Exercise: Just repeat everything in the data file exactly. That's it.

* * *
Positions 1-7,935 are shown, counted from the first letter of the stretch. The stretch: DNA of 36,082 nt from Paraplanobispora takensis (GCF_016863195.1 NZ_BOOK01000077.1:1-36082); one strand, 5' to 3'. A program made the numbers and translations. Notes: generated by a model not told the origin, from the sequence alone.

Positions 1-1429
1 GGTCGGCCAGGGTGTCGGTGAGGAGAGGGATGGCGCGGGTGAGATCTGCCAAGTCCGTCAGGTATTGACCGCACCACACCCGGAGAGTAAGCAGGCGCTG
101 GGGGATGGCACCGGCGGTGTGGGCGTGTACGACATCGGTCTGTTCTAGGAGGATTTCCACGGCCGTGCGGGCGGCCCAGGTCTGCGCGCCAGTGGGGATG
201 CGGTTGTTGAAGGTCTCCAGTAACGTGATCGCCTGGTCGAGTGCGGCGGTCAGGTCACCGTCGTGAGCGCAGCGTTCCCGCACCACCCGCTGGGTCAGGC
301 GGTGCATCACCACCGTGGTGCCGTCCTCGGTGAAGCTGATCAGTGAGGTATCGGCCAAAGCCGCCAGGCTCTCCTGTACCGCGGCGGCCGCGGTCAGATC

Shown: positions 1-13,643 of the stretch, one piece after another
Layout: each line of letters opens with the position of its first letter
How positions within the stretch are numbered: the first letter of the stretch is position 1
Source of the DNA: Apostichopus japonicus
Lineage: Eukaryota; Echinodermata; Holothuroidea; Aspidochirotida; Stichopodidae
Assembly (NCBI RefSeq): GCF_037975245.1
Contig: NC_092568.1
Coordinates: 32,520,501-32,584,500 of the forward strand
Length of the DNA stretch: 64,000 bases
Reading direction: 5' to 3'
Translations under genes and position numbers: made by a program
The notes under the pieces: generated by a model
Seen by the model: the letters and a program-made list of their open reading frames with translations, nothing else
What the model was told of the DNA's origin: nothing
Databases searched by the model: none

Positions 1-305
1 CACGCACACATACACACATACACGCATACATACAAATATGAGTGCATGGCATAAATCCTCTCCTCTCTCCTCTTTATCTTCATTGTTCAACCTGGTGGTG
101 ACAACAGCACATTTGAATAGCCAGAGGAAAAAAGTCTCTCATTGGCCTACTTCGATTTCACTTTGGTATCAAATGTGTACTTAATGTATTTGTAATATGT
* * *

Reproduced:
Positions 1-7,935 are shown, counted from the first letter of the stretch. The stretch: DNA of 36,082 nt from Paraplanobispora takensis (GCF_016863195.1 NZ_BOOK01000077.1:1-36082); one strand, 5' to 3'. A program made the numbers and translations. Notes: generated by a model not told the origin, from the sequence alone.

Positions 1-1429
1 GGTCGGCCAGGGTGTCGGTGAGGAGAGGGATGGCGCGGGTGAGATCTGCCAAGTCCGTCAGGTATTGACCGCACCACACCCGGAGAGTAAGCAGGCGCTG
101 GGGGATGGCACCGGCGGTGTGGGCGTGTACGACATCGGTCTGTTCTAGGAGGATTTCCACGGCCGTGCGGGCGGCCCAGGTCTGCGCGCCAGTGGGGATG
201 CGGTTGTTGAAGGTCTCCAGTAACGTGATCGCCTGGTCGAGTGCGGCGGTCAGGTCACCGTCGTGAGCGCAGCGTTCCCGCACCACCCGCTGGGTCAGGC
301 GGTGCATCACCACCGTGGTGCCGTCCTCGGTGAAGCTGATCAGTGAGGTATCGGCCAAAGCCGCCAGGCTCTCCTGTACCGCGGCGGCCGCGGTCAGATC

Shown: positions 1-13,643 of the stretch, one piece after another
Layout: each line of letters opens with the position of its first letter
How positions within the stretch are numbered: the first letter of the stretch is position 1
Source of the DNA: Apostichopus japonicus
Lineage: Eukaryota; Echinodermata; Holothuroidea; Aspidochirotida; Stichopodidae
Assembly (NCBI RefSeq): GCF_037975245.1
Contig: NC_092568.1
Coordinates: 32,520,501-32,584,500 of the forward strand
Length of the DNA stretch: 64,000 bases
Reading direction: 5' to 3'
Translations under genes and position numbers: made by a program
The notes under the pieces: generated by a model
Seen by the model: the letters and a program-made list of their open reading frames with translations, nothing else
What the model was told of the DNA's origin: nothing
Databases searched by the model: none

Positions 1-305
1 CACGCACACATACACACATACACGCATACATACAAATATGAGTGCATGGCATAAATCCTCTCCTCTCTCCTCTTTATCTTCATTGTTCAACCTGGTGGTG
101 ACAACAGCACATTTGAATAGCCAGAGGAAAAAAGTCTCTCATTGGCCTACTTCGATTTCACTTTGGTATCAAATGTGTACTTAATGTATTTGTAATATGT